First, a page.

Friday, October 2, 2020

Five Things on Friday

Here are five things which are on my mind this week...

1) My September-October Sermon Series is "Fruit of Our Faith" from Galatians 5:22-23. Last Sunday was one of my favorites messages from the series on the fruit of 'Kindness.' Here is the video of that message if you have ~22 minutes.

2) This week I read a really accessible book on heresy. The book is authored by the staff at Ligonier Ministries titled A Field Guide on False Teaching. It has been quite good. Here's a look at the table of contents:

Being Prepared to Make a Defense


The Prosperity Gospel


Christian Science
Jehovah’s Witnesses


New Age Spirituality
Atheism and Secularism

3) I'm a pretty big Dave Ramsey fan since taking Financial Peace University at the Alameda Church of Christ about 15 years ago. His team has rolled out a new product called Ramsey+ —a subscription product which gives you access to FPU and other resources for a nice annual price. If you are looking for financial guidance and wisdom, I highly recommend this product.

4) “Condemned. Reprobated. Rejected.” It’s 1520, and a monk by the name of Martin Luther has been declared a heretic by the most powerful man on earth. Luther is left with a choice: will he recant his teachings or stand alone for the truth?

Over at Ligonier Ministries, listen to the trailer for their newest podcast, Luther: In Real Time. Each episode is released 500 years to the day after the events described, allowing you to walk in Luther’s footsteps from his heresy charges to his famous stand for God’s Word.

The dramatic journey begins on October 10. Subscribe now to hear the trailer and to ensure that you receive each episode exactly 500 years after every twist and turn. Share this podcast with people of all ages so they can hear—in Luther’s own words—what Protestants are protesting and why it still matters today.

5) Do you know about Reformation Day on October 31st? I celebrate it every year since becoming a Christian. Here's the background: A single event on a single day changed the world. It was October 31, 1517. Brother Martin Luther, a monk and a scholar, had struggled for years with his church, the church in Rome. He had been greatly disturbed by an unprecedented indulgence sale. The story has all the makings of a Hollywood blockbuster. Let’s meet the cast.

First, there is the young bishop—too young by church laws—Albert of Mainz. Not only was he bishop over two bishoprics, he desired an additional archbishopric over Mainz. This too was against church laws. So Albert appealed to the Pope in Rome, Leo X. From the De Medici family, Leo X greedily allowed his tastes to exceed his financial resources. Enter the artists and sculptors, Raphael and Michelangelo.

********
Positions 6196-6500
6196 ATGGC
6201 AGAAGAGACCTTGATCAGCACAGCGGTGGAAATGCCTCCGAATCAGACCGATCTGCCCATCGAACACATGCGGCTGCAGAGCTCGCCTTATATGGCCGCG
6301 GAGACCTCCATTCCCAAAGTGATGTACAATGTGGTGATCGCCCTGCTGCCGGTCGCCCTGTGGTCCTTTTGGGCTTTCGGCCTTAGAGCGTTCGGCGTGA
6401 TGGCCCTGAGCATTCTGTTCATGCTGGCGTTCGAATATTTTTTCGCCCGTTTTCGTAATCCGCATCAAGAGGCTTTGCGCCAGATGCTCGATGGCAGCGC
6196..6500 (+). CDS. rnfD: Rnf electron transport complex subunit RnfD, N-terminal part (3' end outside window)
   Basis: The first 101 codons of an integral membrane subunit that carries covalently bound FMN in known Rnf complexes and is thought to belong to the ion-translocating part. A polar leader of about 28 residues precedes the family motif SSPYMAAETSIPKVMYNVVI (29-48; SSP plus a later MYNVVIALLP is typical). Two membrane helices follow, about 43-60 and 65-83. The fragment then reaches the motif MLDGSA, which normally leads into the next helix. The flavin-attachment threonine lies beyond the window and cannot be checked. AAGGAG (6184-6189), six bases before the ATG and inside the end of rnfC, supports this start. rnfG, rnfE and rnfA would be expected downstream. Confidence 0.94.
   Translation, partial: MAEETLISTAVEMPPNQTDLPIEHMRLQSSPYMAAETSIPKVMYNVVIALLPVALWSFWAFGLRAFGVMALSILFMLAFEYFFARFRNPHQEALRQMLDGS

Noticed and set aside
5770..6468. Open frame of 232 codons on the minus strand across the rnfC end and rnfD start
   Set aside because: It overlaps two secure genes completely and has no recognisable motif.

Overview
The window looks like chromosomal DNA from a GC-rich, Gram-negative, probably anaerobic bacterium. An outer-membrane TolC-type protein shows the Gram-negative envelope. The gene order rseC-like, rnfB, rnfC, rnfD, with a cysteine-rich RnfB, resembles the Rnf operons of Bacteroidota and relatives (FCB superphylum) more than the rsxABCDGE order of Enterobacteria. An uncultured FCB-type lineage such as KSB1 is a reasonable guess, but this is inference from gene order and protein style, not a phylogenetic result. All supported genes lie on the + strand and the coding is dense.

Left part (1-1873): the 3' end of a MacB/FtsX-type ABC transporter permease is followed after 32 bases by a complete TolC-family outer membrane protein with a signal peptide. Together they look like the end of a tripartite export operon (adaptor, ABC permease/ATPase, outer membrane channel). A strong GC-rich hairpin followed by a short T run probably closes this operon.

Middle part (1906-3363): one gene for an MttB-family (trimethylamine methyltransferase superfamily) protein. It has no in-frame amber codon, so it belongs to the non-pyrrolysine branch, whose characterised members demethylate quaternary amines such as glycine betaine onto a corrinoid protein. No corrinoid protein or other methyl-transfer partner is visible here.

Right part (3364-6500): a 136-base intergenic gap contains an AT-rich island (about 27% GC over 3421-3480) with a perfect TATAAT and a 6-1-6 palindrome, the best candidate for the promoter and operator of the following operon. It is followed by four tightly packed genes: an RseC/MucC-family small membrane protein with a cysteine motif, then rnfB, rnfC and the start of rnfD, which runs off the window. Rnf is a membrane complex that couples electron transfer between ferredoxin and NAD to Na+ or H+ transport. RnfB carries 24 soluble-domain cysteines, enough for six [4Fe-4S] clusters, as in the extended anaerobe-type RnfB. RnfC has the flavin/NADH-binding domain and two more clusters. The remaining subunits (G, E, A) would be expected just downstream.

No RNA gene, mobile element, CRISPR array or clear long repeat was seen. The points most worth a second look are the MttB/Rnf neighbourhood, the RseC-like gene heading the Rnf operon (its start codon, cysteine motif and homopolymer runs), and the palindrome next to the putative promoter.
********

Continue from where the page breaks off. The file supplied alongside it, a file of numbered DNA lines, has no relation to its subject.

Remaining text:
When Albert of Mainz appealed for a papal dispensation, Leo X was ready to deal. Albert, with the papal blessing, would sell indulgences for past, present, and future sins. All of this sickened the monk, Martin Luther. Can we buy our way into heaven? Luther had to speak out.

But why October 31? November 1 held a special place in the church calendar as All Saints’ Day. On November 1, 1517, a massive exhibit of newly acquired relics would be on display at Wittenberg, Luther’s home city. Pilgrims would come from all over, genuflect before the relics, and take hundreds, if not thousands, of years off time in purgatory. Luther’s soul grew even more vexed. None of this seemed right.

Martin Luther, a scholar, took quill in hand, dipped it in his inkwell and penned his 95 Theses on October 31, 1517. These were intended to spark a debate, to stir some soul-searching among his fellow brothers in the church. The 95 Theses sparked far more than a debate. The 95 Theses also revealed the church was far beyond rehabilitation. It needed a reformation. The church, and the world, would never be the same.

One of Luther’s 95 Theses simply declares, “The Church’s true treasure is the gospel of Jesus Christ.” That alone is the meaning of Reformation Day. The church had lost sight of the gospel because it had long ago papered over the pages of God’s Word with layer upon layer of tradition. Tradition always brings about systems of works, of earning your way back to God. It was true of the Pharisees, and it was true of medieval Roman Catholicism. Didn’t Christ Himself say, “My yoke is easy and my burden is light?” Reformation Day celebrates the joyful beauty of the liberating gospel of Jesus Christ.

What is Reformation Day? It is the day the light of the gospel broke forth out of darkness. It was the day that began the Protestant Reformation. It was a day that led to Martin Luther, John Calvin, John Knox, and many other Reformers helping the church find its way back to God’s Word as the only authority for faith and life and leading the church back to the glorious doctrines of justification by grace alone through faith alone in Christ alone. It kindled the fires of missionary endeavors, it led to hymn writing and congregational singing, and it led to the centrality of the sermon and preaching for the people of God. It is the celebration of a theological, ecclesiastical, and cultural transformation.

So we celebrate Reformation Day. It is a day that reminds us to be thankful for our past and to the Monk turned Reformer. What’s more, this day reminds us of our duty, our obligation, to keep the light of the gospel at the center of all we do.